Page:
In this post I will share my thoughts on passwords strength and will share a small project I did for this topic 🙂
Everybody understands significance of passwords in everyday life. With, or without password managers, everybody needs to remember bunch of passwords.
In this post I will focus only on randomness aspect of the passwords, it is not a complete guide on safe management, generation and usage of passwords.
While annoying to remember, they are important for our safety. Generating good (random) passwords is quite hard, so people usually end up with hard-to-remember, but easy-to-guess passwords :). When talking about passwords from this perspective it seems that the XKCD citation is mandatory: here it is.
People usually think that the longer the password is the safer it is. It is however important to realize that it is true only as long as all the words/characters in it are chosen truly randomly. So relying on human feeling of randomness won’t help us and is very deceiving – randomly pressing keys on your keyboard will result in hard-to-remember password with increased probability of letters in some areas of the keyboard. Trying to “randomly” come up with six words will probably result in words which have increased probability of being chosen – based on your background, social situation, job, etc.
Here comes to the rescue a simple device for generating fairly good randomness – die. If you neglect material, density and shape imperfections (and hide the dice on a very secret place afterwards 🙂 ) then you can conclude, that you get fairly random choices.
So you can use dice to help you with choosing a random letters, or random words. Passphrases consisting of random words are usually easier to remember, so we will go with it.
In a nutshell it works like this: each word has assigned a unique key, which consists of a let’s say 5 dice rolls. For example 21116 – cling. So a wordlist of 5 dice rolls has 7 776 words – all possible combinations of a 5 random dice rolls (6^5). 5 dice rolls will give you one random word, do this 6 times for six words and you have a decent passphrase.
It is good to know the strength or entropy of your password. Entropy is a complex topic and depends on many factors. But assuming that your password consists of truly random elements, you can calculate its entropy based on all possible combinations. Note that entropy depends on knowledge of the technique that was used to generate the password.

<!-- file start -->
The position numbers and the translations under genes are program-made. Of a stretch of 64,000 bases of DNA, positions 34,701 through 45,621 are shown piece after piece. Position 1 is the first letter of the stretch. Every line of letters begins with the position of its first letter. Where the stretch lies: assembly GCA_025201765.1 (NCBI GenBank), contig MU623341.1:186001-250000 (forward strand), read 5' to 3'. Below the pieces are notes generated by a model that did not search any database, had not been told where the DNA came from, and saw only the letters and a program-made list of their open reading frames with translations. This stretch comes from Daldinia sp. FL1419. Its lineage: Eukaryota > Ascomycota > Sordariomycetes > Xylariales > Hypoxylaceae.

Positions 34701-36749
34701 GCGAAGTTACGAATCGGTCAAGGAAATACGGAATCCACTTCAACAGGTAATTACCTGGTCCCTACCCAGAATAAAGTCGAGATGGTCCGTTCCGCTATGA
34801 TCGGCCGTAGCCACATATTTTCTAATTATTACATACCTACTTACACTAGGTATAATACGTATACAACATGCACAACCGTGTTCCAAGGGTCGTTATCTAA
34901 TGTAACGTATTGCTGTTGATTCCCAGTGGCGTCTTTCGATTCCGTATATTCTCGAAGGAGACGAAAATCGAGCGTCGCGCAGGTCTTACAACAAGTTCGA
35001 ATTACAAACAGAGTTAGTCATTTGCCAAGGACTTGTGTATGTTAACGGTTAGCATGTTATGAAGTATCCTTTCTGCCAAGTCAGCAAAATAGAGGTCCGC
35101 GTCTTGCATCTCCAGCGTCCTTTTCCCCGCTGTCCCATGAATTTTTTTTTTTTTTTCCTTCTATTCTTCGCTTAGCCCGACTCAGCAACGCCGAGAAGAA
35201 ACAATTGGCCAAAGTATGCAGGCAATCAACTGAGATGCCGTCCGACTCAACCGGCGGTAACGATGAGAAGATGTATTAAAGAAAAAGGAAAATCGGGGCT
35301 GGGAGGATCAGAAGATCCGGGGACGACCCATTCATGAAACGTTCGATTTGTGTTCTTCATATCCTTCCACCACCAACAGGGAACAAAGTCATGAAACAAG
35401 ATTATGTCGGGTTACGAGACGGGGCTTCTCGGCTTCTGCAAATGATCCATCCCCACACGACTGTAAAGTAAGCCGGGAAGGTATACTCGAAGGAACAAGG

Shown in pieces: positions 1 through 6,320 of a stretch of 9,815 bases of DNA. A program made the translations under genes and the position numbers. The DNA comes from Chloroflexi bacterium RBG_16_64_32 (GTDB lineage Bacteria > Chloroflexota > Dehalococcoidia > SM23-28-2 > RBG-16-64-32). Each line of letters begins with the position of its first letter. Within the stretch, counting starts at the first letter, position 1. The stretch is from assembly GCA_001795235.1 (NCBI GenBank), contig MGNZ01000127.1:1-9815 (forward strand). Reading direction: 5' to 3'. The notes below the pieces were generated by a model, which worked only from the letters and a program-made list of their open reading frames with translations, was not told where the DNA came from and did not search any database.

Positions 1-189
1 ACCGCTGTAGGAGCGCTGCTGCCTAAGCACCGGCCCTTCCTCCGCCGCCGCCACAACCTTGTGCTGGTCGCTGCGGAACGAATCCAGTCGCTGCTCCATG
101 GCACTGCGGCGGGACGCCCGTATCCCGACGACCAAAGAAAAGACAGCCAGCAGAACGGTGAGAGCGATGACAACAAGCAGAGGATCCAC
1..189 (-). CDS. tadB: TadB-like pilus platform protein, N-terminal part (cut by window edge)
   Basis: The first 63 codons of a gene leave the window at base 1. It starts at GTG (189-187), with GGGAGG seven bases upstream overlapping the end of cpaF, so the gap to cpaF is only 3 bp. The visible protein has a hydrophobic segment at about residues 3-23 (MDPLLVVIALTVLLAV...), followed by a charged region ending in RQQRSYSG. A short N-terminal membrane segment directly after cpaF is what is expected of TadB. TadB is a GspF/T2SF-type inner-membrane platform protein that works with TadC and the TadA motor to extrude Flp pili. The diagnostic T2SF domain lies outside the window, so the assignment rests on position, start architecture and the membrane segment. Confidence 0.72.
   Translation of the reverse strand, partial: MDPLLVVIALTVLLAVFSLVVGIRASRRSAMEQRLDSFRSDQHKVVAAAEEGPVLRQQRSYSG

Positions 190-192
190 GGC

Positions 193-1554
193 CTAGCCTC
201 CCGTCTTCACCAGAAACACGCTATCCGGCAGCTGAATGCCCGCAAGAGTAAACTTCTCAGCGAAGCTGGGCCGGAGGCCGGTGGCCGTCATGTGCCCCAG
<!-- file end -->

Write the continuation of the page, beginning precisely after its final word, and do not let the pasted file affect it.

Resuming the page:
Random letter passwords
If choosing 8 random letters from base64 character set, each letter gives you 6 bits of entropy resulting in total 48 bits of entropy. One randomly chosen element (one character in this case) gives you log2(N) bits of entropy, where N is total amount of possible choices. Notice that one character can give you 6 bits of entropy in this case only.
Random word passphrases
If choosing 8 random words from 7 776 words wordlist, each word gives you approx. 12.92 bit of entropy: log2(7 776). So using 4 random words will give you more security/entropy than using 8 random letters – 51.7 bits. Remembering 4 random words is definitely easier.
Official Diceware wordlist is built with 7 776 words. However we can increase the strength of the wordlist by adding more words into it. If we rolled the dice 6 times instead of 5 times, we would get 46 656 words long wordlist with approx. 15.51 bits of entropy per word. So by keeping the amount of words – 4 while increasing the wordlist will increase our entropy to 62.04 bits. Without any effort on remembering. This is analogous to increasing character set in random letter passwords – adding special characters, numbers, symbols etc.
You might be thinking – shouldn’t my wordlist be secret? Not really, this is not how you can confidently increase your password strength. Knowing the wordlist (in passphrase attacks) is the same as knowing the alphabet (in random letter password attacks).
My take on it
So now I can get to the “my small project” part.
I generated a couple of wordlists in Slovak language. They have enough words for 5, 6, 7 and 8 dice rolls with 7 776, 46 656, 279 936 and 1 679 616 words respectively. This means that you can choose the strongest wordlist and start rolling your safe pass phrases. For the reference I also included calculations and an entropy table for different passphrases lengths and wordlists.
Generation is done in Python and you can easily take it and generate it for your language 🙂
Slovak wordlist is based on this source. The nice thing is that is is sorted by usage frequency, so the smaller wordlists will not get uncommon words.